And then there were 4

After Grammar Girl’s Top 10 Grammar Myths in 2010 and the Guardian’s 10 grammar rules you can forget three years later, linguist and author Arika Okrent joins the usage problem shortlisting club with her 4 Fake Grammar Rules You Don’t Need to Worry About.

Having read quite a substantial amount about usage problems and debunked grammar myths in the past three years, I have become somewhat used to seeing those so-called old-chestnuts pop up every now and again and being declared no longer problematic. Do not worry about the split infinitive! It’s okay to say to boldly go. This is the sort of English up with which you will not put. No wait. You will not put up with.

While the split infinitive rule and the rule against preposition stranding can be found on all three lists, Okrent debunks two further, so far excluded myths on her list which attracted my attention. According to Okrent, there is nothing wrong about using they as a singular pronoun anymore. Read more on it on our blog here. The second “new” myth debunked by Okrent targets the use of hopefully as a sentence adverb. Ingrid Tieken wrote a blog post on the dying resistance of language pedants against its use, and included a poll which you are more than welcome to fill in.

Hopefully and singular they have been considered usage problems for quite some time now. A quick search in the HUGE database shows that singular they was first discussed in The Vulgarities of Speech Corrected published in 1826, while hopefully turns out to be a more recent usage problem which was first discussed in Wilma R. Ebbitt and David R. Ebbit’s Writer’s Guide and Index to English (1939). Nevertheless, it seems as if those two usage problems are gradually developing into old-chestnuts and joining the ranks of so-called shibboleths of language use such as the split infinitive and preposition stranding. Welcome to the club!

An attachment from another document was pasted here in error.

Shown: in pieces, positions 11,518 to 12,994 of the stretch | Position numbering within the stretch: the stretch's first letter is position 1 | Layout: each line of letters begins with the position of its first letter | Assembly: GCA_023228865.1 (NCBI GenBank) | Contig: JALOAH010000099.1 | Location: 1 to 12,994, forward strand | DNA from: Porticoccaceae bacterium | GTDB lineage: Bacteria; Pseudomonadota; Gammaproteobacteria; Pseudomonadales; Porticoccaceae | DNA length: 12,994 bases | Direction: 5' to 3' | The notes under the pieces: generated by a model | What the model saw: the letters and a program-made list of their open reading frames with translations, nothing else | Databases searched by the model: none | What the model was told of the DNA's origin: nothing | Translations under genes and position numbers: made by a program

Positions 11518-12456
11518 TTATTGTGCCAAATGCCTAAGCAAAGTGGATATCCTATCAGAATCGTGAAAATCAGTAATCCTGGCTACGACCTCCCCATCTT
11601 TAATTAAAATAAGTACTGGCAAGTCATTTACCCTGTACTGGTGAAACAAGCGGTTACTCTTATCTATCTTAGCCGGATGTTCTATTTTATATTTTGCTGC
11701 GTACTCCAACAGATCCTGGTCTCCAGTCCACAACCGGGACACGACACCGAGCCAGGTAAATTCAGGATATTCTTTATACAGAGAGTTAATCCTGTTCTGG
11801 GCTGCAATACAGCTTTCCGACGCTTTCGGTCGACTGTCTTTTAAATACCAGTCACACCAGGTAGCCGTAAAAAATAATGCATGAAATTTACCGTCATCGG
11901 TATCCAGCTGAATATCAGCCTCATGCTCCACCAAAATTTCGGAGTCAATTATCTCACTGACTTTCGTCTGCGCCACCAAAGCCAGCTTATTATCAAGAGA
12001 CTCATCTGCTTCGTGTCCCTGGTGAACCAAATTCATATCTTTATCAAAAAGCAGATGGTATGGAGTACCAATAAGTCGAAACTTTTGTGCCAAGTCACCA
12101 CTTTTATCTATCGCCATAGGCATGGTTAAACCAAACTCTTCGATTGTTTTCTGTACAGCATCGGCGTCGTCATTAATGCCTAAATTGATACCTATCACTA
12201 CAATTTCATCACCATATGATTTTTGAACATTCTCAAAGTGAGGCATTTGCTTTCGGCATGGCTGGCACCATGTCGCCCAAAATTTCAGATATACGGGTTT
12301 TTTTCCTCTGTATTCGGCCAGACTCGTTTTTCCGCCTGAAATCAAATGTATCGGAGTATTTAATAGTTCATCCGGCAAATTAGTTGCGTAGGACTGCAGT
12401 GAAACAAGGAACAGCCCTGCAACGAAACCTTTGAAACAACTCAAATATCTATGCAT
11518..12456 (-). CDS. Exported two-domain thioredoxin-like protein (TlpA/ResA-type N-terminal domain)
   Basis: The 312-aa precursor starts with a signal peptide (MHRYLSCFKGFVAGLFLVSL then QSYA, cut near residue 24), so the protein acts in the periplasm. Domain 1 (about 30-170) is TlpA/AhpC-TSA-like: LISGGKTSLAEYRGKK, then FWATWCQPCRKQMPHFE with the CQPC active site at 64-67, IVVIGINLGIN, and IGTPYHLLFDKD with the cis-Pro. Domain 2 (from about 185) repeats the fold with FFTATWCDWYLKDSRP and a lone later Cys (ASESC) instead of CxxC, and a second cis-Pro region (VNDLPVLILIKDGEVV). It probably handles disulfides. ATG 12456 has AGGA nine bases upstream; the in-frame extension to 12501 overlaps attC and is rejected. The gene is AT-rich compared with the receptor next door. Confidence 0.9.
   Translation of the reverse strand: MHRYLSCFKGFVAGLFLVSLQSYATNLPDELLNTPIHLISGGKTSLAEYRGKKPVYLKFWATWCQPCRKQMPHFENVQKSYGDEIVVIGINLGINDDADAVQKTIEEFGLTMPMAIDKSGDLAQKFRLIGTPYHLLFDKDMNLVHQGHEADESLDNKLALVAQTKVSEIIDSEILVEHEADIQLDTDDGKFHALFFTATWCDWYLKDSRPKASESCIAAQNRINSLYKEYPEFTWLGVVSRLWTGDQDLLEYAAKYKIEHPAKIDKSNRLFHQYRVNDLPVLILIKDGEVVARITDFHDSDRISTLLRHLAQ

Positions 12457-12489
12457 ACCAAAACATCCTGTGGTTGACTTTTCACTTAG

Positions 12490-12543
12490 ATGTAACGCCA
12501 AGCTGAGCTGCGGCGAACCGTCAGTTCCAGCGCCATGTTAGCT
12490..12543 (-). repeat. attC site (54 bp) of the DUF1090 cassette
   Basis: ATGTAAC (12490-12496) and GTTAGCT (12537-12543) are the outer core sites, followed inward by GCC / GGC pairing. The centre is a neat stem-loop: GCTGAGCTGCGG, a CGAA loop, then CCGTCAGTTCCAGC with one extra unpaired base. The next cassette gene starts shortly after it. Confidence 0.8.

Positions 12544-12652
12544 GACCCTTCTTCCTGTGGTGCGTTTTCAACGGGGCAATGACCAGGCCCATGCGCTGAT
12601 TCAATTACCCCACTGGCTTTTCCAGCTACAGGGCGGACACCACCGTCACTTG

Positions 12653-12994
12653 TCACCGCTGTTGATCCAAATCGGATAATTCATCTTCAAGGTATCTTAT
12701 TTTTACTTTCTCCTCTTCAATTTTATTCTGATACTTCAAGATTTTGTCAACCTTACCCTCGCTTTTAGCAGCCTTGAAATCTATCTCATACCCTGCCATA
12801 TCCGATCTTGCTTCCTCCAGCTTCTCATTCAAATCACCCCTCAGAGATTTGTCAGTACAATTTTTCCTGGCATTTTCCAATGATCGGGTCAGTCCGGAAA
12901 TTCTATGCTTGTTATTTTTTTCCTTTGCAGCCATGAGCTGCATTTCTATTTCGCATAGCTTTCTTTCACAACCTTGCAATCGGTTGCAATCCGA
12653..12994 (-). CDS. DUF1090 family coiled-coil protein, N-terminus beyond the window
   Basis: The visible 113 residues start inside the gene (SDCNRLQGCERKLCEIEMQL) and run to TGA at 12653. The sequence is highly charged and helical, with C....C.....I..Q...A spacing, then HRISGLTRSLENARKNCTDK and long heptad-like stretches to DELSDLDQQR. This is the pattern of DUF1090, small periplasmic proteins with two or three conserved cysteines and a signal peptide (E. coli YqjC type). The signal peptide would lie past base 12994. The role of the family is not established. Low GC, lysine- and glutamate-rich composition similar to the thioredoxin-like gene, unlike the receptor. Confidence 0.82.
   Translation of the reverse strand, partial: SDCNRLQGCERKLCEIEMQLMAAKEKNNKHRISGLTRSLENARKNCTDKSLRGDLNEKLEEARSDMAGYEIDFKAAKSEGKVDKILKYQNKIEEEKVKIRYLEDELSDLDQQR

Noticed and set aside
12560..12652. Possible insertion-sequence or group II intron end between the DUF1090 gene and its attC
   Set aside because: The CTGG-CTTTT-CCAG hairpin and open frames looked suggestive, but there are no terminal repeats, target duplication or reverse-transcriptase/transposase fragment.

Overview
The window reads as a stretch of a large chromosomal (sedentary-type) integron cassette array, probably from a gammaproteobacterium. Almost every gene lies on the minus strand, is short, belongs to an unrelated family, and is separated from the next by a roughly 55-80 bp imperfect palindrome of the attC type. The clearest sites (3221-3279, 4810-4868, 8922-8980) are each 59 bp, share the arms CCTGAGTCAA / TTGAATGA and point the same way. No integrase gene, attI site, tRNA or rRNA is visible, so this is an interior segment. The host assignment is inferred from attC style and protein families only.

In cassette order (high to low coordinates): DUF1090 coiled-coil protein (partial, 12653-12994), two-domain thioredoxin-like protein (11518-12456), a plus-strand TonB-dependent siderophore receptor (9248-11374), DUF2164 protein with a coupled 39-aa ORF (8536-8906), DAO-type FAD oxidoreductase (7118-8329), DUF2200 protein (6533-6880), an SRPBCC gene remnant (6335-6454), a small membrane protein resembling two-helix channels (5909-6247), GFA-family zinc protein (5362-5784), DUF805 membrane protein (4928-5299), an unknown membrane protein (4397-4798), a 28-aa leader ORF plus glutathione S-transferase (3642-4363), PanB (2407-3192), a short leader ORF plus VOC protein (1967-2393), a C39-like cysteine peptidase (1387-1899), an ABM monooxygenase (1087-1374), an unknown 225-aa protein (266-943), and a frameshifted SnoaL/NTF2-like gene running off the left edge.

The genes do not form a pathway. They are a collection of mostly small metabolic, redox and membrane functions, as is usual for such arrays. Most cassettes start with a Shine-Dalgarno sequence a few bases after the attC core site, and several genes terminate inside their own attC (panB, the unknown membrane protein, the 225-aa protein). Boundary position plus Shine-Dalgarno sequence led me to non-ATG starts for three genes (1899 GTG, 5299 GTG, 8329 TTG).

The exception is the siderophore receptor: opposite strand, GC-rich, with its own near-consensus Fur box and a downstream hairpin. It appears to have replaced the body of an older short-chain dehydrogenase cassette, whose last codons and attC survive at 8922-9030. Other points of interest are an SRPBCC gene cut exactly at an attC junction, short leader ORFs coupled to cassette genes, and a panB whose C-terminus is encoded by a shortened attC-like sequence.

PS: My colleague is planning on reporting about this topic in more detail in our upcoming English Today feature.

About Carmen Ebner

Carmen Ebner is a sociolinguist. In September 2017, she has obtained her PhD in Linguistics from Leiden University Centre for Linguistics (LUCL) in the Netherlands, where she worked on a project on language attitudes and prescriptivism in British English. Carmen's research interests include all things sociolinguistics. In particular, she is interested in linguistic discrimination, attitude elicitation techniques, language variation and change, and historical sociolinguistics.
This entry was posted in Uncategorized and tagged , , , , , , . Bookmark the permalink.

1 Response to And then there were 4

Leave a Reply

Fill in your details below or click an icon to log in: Logo

You are commenting using your account. Log Out /  Change )

Facebook photo

You are commenting using your Facebook account. Log Out /  Change )

Connecting to %s